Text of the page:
Five Dysfunctions of a Team is a book I started reading recently and I think is one book that everyone who is working together with a team needs to read. This book describes the many pitfalls that almost all teams in the world face.
It starts out with a story about a fictional tech company in Silicon Valley and a new CEO comes in and finds how the executive team is highly dysfunctional. She takes them to a retreat and explains them about the 5 dysfunctions and works with them over the next few months to get the team to function together.
When you read the stories you would feel like you could relate to each character in the book with someone you would’ve worked with or currently working with. But the author clarifies that he sees the similar pattern in any company or team that he has worked with. He explains how to fix the five dysfunctions and make the team work together towards the common goal.
- Absence of trust
- Fear of conflict
- Lack of commitment
- Avoidance of accountability
- Inattention to results
Each of the dysfunction will build up to the next level and cause a totally dysfunctional team which is full of ego, politics and selfish people.
A team which doesn’t have any trust in themselves, would not have any conflicts. Team members would be afraid to air their conflicting views during meetings and would not have 100% commitment towards any decisions taken. And since there is no commitment, there is a lack of accountability.
The Team members will just say, “I knew it was going to fail.” and pass the blame on others. And this causes each team member to work only for himself and his group and wouldn’t care much about the whole team or organization’s growth.
This is how each dysfunction causes a major rift in the teams and end up causing irreparable damage to the organization. In this post and the next 4 posts, I will be talking in detail about the 5 dysfunctions and how you (as a team leader) should help your team overcome it.
Absence of trust
This is the first dysfunction – absence of trust among team members. Which is caused by their unwillingness to be vulnerable within the group. Only if the team members are genuinely open with each other about their weaknesses and mistakes can build the trust.
This is called vulnerability-based trust, which is completely different from the other “I trust him to finish his work by this week” kind of trust. Only when the team has this kind of trust, they will feel comfortable around one another. Else they will have their shields up always on the defence.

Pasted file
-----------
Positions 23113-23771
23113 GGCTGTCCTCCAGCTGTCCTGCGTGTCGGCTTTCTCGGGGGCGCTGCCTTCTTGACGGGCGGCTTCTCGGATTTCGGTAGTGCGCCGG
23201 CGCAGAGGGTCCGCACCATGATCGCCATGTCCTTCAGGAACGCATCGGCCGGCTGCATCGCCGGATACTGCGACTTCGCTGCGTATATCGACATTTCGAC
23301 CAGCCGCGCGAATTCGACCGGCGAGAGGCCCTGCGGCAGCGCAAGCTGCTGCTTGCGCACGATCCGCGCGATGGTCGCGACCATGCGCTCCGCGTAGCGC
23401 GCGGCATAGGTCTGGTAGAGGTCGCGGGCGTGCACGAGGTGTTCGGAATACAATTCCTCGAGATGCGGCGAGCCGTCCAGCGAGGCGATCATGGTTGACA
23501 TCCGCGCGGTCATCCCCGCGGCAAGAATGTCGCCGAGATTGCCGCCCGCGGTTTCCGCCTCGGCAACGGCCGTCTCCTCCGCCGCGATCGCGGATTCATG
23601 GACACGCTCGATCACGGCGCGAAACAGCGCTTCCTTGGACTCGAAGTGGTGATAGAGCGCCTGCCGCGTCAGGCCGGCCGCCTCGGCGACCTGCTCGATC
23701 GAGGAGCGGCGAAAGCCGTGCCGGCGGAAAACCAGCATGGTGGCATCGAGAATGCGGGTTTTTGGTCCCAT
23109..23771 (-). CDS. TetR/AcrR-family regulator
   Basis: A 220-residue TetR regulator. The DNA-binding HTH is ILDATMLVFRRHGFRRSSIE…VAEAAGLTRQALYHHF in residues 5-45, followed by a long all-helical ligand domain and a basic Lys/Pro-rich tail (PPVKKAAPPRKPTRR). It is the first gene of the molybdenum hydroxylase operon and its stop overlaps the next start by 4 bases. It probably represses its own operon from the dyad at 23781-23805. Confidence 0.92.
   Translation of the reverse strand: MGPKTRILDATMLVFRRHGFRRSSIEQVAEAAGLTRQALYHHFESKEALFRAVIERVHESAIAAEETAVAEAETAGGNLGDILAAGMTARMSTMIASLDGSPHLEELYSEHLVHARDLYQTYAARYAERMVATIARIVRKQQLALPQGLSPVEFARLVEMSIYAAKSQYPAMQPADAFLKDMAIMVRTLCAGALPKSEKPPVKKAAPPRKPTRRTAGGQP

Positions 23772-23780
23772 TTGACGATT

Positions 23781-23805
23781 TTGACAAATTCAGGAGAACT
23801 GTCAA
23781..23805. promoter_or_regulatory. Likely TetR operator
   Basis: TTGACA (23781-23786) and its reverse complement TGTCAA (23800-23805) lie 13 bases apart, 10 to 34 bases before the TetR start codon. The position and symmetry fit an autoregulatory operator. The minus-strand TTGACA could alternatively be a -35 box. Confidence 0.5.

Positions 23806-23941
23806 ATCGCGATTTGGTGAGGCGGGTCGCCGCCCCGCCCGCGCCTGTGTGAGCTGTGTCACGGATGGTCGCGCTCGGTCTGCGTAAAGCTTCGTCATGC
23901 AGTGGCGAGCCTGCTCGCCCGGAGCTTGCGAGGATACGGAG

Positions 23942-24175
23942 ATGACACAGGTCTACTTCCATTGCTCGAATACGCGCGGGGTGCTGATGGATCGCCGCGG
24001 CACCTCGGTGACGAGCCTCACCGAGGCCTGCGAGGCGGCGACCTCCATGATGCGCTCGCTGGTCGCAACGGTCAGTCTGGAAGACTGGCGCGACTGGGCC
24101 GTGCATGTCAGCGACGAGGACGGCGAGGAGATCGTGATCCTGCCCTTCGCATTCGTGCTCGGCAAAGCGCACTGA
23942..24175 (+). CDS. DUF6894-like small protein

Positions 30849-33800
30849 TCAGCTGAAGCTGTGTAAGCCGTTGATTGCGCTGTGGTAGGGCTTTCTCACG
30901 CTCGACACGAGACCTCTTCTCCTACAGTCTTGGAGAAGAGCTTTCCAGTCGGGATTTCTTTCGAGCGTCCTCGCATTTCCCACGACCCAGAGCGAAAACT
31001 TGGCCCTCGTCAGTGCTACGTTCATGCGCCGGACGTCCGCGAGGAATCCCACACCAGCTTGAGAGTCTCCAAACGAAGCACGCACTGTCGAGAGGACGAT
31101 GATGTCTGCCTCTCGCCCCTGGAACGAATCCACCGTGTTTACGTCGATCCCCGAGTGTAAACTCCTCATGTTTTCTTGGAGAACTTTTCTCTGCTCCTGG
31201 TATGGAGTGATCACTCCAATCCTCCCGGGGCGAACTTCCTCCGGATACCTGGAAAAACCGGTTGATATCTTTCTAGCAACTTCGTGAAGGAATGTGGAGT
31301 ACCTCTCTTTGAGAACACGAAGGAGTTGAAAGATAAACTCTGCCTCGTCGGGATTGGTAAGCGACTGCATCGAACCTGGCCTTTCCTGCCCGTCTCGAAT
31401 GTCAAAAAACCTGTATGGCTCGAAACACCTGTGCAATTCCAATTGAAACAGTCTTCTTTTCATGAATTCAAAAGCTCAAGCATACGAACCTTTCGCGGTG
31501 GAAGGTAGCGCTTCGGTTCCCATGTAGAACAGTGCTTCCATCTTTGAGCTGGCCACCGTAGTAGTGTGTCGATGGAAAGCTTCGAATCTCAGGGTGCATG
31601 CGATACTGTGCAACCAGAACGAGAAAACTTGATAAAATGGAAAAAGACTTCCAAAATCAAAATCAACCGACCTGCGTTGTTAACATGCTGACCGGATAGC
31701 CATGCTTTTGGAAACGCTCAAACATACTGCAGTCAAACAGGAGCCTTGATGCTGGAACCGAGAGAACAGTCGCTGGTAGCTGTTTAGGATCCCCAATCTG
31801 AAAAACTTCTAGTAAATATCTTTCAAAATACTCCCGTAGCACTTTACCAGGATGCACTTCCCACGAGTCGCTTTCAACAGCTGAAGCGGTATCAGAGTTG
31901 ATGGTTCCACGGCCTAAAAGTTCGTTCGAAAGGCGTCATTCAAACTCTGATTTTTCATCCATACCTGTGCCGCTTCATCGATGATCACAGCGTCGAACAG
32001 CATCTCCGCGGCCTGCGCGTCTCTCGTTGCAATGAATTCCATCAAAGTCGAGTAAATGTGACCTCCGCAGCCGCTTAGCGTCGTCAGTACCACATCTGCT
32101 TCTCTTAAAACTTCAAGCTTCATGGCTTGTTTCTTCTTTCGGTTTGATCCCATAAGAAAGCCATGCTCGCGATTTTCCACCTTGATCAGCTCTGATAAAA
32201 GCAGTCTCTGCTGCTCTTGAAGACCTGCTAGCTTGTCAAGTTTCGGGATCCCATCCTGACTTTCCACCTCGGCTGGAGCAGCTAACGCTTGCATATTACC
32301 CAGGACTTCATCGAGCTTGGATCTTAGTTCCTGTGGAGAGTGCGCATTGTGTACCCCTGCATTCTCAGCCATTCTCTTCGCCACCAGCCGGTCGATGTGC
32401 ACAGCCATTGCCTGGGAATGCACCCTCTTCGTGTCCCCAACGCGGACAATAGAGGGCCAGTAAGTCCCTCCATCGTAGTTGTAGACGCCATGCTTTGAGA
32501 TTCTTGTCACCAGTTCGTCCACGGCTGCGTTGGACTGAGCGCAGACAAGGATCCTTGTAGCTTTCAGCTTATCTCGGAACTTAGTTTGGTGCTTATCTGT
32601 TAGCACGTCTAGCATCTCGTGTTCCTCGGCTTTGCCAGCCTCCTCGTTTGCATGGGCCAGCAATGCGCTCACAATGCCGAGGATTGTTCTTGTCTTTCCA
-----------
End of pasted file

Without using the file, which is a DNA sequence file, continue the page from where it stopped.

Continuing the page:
If all your time and energy is spent trying to protect yourself from your team members, you can never focus on your job. Only when you stop worrying about your weaknesses and trust that your team won’t use them against you, you will be able to start concentrating on your strengths and use them for your team.
Also, they will hesitate to ask/provide help and feedback to others. They even doubt the intention of others who try to help them and fail to recognize other’s skills and experiences.
When there is trust
When the team has trust, they will openly admit their weaknesses and mistakes and help each other in solving their problems. Always gives the benefit of doubt before reaching a negative conclusion. Apologize for any screwups without any hesitation and don’t have any ego.
But most importantly they focus all their time and energy on solving important issues instead of petty office politics.
Building vulnerability based trust
This kind of trust is very hard to build, as we have been trained from an early age to be competitive to be a successful person. Also, it is our natural instincts to not open up to everyone and protect ourselves in such a competitive space.
The team leader needs to conduct various exercises to help each team member to open up to each other. Each team member needs to start by sharing something personal about themselves. This shows everyone that there is just another human behind one another and builds empathy with each other.
The second exercise is for the team to identify one important contribution of each team member and one area they need to improve upon. Yes, this exercise is a bit dangerous as it might cause some tension, but the feedback needs to be taken constructively.
The third exercise is to use a personality profiling tool like Myers-Briggs Type Indicator to identify each team member’s personality types. And the most riskier exercise is to start giving 360-degree feedback about one another. But there is a slight difference between usual 360-degree feedbacks. You should not tie this to any kind of compensation or performance evaluation. You should try to use this as a developmental tool to identify the strengths and weaknesses.
With all these exercises the leader can build a team which trusts each other.
In tomorrow’s post, I will explain about the second dysfunction – Fear of conflict and how a team which doesn’t trust each other fears to have open conflicts.
Also published on Medium.